Member Spotlight: Meliora, Oceana, Open Water, & Plastic Free July

Plastic Pollution Coalition (PPC) Members come from a wide range of sectors and are aligned in their mission to build a world free of plastic pollution and its toxic impacts on communities and ecosystems around the world. The Coalition Spotlight is our monthly blog to uplift and showcase their work, giving our readers an inside look at some of these influential change-makers. This month’s edition features toxic-free cleaning products, an organization focused on protecting the oceans, a woman-owned aluminum water company, and the group behind a global movement to make July (and beyond) plastic free.

Meliora Cleaning Products

Ever wonder what chemicals are in your cleaning products and if they are safe to use in your home? Although many compounds in cleaning agents can pose serious environmental and human health concerns, there are still no federal laws in the United States requiring manufacturers to disclose ingredients in home cleaning products. Additionally, most of these products come in plastic packaging that pollutes during every stage of its existence, from extraction, to production, transportation, use, and disposal. And plastics are wasteful; consider, for example, the U.S. Environmental Protection Agency estimates that 641 million laundry jugs are used each year in the United States, most of which are never recycled.

PPC Business Member Meliora Cleaning Products manufactures home cleaning and laundry products that are safe for you and your family, planet-friendly, and effective! They are a woman-owned B Corp, and member of 1% for the Planet that has been certified by Leaping Bunny and MADE SAFE for their toxic- and cruelty-free products and business operations. All of Meliora’s products are free of single-use plastics, and their refill and reuse packaging is predominantly plastic free. By making concentrated washing powders, solid soap bars, and soap refill tablets, Meliora eliminates the need for added preservatives and unnecessary single-use plastic packaging.

This year marks the 10th anniversary of the founding of Meliora Cleaning Products, and we applaud their success in changing the status quo of the cleaning products industry, prioritizing human and environmental health above all else. Most recently, their laundry powder was featured on Good Morning America in a segment on how reducing waste can help save you money. They have also been working hard to expand their grocery partnerships across the country, making it easier for people to ditch plastic water bottles. Lastly, Meliora co-founder Kate Jakubas recently attended the United Nation’s Second Session of the Intergovernmental Negotiating Committee on Plastic Pollution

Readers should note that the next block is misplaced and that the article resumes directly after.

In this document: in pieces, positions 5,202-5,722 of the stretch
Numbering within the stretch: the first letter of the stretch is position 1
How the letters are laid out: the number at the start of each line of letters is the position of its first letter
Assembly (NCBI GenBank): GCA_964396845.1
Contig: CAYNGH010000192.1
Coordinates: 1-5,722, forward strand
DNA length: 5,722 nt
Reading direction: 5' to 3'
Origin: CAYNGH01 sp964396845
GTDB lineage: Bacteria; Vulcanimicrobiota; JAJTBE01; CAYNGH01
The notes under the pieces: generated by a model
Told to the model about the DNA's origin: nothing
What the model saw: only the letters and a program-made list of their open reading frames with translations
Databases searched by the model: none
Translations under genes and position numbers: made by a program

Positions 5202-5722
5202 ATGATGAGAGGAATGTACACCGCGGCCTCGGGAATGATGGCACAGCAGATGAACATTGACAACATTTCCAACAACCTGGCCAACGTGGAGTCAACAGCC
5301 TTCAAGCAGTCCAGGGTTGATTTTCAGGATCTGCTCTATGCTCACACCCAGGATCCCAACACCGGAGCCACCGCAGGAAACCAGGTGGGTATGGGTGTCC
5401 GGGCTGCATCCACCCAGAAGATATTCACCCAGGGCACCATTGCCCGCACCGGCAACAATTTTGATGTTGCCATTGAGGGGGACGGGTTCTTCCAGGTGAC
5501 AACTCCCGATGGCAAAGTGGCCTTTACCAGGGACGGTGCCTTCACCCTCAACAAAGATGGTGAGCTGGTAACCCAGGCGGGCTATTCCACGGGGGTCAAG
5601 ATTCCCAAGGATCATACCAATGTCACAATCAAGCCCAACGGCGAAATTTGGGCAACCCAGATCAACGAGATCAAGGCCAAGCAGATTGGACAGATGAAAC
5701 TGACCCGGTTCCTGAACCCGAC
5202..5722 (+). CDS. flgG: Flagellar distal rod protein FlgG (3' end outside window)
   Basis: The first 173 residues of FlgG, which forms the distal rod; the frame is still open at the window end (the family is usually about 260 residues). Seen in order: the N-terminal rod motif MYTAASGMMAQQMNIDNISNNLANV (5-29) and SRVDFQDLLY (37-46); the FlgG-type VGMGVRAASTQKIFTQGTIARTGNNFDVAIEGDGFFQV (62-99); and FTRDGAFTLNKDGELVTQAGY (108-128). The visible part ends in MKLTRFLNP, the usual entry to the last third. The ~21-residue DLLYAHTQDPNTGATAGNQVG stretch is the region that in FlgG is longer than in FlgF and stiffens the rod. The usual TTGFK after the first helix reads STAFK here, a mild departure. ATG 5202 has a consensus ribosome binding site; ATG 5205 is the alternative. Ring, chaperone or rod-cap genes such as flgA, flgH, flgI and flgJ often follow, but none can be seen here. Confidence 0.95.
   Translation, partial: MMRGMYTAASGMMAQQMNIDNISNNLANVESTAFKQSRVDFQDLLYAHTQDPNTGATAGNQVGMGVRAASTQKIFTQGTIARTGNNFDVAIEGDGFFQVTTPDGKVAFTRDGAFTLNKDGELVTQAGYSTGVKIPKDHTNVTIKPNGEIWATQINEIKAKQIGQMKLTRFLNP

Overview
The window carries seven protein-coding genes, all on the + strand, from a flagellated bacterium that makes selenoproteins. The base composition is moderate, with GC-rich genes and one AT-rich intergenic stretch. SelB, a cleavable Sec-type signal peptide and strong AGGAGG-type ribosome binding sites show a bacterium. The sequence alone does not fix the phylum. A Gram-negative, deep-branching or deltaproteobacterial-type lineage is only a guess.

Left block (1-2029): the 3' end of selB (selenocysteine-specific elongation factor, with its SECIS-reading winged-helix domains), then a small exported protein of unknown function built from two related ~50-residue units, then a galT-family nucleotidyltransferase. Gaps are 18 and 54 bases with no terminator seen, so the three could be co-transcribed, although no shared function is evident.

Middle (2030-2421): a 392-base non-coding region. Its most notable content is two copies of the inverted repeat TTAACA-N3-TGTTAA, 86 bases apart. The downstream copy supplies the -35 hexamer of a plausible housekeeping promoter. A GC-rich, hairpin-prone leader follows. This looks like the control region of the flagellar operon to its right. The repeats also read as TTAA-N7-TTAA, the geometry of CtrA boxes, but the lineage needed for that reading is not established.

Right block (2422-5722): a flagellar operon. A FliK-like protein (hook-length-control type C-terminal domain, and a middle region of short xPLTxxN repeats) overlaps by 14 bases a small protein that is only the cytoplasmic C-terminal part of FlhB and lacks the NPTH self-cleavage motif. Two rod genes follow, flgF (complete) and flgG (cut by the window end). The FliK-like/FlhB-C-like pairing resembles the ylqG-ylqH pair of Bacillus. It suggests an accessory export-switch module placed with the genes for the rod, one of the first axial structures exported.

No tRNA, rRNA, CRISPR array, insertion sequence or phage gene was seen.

(INC-2) in Paris, France, and was a signatory in Plastic Pollution Coalition’s Business Member Statement, which was delivered to the U.S. delegation and submitted to the UN. Meliora is a true mission-based business, in practice and action.


In honor of World Oceans Day on June 8, we want to celebrate the largest international advocacy group solely dedicated to ocean conservation, Oceana. A close ally and Organization Member of Plastic Pollution Coalition, Oceana is dedicated to protecting and restoring the abundance and biodiversity of the world’s oceans. They do this through a series of interconnected campaigns that are grounded in science, focused on measurable outcomes, and supported by their team of multi-disciplinary experts in the field who work to usher in policies that best protect and support oceans and the ecosystems they sustain. 

Since 2001, Oceana has protected nearly 4 million square miles of ocean and influenced over 225 pieces of legislation for the seas, which cover over two thirds of the entire planet. Their campaigns address threats to the oceans holistically, by addressing the root causes of harm to coastal communities, marine ecosystems, fish populations, biodiversity, and more. One of the most widely recognized and immediate threats to ocean health is plastic pollution, which Oceana has put at the top of their list of priorities. They recently released a report revealing that Coca-Cola has backtracked on their public commitment to increase the reusability of their product portfolio, and actually added billions of single-use plastic bottles to their production output. They have also called on Amazon shareholders to vote on a resolution that would hold the e-commerce giant accountable for their astronomical amounts of plastic packaging waste they create every year, most of which isn’t recycled and ends up in landfills or the environment. Although Amazon’s shareholder vote calling on the company to address its plastic pollution fell just short of a majority at the end of May, Oceana continues to put public pressure on big corporate polluters to disclose and reduce their global plastic packaging footprints.